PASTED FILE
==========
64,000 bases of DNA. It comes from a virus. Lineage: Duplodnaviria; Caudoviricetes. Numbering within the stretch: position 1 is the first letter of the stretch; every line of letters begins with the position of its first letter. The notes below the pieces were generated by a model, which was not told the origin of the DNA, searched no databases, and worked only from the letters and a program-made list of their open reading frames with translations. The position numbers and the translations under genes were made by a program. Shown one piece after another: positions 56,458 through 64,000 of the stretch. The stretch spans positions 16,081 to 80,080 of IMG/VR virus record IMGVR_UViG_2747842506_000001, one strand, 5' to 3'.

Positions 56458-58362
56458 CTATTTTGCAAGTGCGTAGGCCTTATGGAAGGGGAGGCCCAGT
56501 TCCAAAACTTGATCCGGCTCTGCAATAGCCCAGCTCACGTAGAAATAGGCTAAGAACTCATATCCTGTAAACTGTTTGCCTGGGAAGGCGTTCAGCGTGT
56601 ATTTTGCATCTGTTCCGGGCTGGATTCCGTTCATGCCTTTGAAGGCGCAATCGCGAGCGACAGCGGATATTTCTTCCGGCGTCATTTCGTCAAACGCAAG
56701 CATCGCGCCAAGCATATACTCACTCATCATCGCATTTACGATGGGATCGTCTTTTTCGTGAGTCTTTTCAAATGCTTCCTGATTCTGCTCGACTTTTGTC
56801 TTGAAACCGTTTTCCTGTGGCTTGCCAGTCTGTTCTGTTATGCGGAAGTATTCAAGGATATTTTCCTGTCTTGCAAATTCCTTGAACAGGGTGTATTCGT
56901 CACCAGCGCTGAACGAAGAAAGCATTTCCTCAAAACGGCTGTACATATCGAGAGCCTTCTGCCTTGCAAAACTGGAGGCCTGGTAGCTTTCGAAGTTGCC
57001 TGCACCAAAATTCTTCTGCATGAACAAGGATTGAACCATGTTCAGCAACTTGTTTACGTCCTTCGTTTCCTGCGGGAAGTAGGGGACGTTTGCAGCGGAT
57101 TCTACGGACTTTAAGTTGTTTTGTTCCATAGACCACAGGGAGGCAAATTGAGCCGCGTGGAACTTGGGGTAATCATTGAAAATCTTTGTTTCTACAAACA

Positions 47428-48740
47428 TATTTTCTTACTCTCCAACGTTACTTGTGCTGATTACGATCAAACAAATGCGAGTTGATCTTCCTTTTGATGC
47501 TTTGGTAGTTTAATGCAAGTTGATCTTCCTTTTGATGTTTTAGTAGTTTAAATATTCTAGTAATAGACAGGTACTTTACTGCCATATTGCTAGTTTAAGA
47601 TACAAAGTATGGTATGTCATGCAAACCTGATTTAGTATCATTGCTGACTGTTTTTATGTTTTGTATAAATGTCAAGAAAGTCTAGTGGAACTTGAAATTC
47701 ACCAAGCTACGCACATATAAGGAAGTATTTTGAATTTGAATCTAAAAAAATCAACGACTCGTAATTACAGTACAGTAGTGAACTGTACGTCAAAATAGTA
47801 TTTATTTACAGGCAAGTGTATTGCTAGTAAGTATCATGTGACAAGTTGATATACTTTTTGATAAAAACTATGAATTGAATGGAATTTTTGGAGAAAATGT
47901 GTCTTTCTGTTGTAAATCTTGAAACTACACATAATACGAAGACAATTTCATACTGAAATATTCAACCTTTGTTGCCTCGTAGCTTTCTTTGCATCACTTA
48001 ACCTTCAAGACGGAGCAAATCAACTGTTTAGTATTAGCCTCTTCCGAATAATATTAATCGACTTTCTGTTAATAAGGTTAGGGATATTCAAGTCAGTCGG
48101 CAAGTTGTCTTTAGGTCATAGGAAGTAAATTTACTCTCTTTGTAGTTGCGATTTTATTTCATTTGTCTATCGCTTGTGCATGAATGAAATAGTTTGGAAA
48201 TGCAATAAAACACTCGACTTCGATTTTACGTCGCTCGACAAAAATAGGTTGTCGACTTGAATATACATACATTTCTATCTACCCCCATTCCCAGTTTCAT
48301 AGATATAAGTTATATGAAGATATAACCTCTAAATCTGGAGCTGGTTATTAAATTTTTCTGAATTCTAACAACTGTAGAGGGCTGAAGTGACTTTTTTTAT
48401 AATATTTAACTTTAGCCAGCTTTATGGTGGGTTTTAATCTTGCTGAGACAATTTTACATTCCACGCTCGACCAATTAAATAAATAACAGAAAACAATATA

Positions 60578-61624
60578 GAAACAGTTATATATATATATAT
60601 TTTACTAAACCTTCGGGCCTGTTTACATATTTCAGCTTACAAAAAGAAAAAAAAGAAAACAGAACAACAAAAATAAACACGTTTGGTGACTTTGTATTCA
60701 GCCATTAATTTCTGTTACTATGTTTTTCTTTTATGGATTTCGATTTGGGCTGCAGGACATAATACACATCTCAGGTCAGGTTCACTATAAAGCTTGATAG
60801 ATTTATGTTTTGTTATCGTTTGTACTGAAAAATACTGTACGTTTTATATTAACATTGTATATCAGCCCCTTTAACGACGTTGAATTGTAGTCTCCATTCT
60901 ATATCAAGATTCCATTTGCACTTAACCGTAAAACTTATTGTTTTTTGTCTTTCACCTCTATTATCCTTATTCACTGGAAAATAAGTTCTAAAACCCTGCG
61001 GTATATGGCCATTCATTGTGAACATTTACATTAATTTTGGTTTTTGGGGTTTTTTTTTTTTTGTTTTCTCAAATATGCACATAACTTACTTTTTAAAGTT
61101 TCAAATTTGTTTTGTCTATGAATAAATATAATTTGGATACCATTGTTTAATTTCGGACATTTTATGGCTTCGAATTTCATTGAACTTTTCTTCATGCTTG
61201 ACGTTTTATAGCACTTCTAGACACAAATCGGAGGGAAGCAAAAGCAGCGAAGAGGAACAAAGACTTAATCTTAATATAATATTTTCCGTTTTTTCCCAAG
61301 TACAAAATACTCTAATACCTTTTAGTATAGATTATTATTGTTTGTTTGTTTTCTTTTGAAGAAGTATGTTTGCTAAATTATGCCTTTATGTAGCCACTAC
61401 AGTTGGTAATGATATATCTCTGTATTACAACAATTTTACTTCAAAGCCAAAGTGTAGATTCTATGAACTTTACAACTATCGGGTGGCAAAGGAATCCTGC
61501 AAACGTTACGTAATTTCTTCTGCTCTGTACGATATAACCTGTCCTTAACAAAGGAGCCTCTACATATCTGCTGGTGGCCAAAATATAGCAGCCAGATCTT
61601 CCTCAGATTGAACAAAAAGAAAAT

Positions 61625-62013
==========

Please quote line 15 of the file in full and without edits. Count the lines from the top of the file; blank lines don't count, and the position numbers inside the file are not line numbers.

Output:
47701 ACCAAGCTACGCACATATAAGGAAGTATTTTGAATTTGAATCTAAAAAAATCAACGACTCGTAATTACAGTACAGTAGTGAACTGTACGTCAAAATAGTA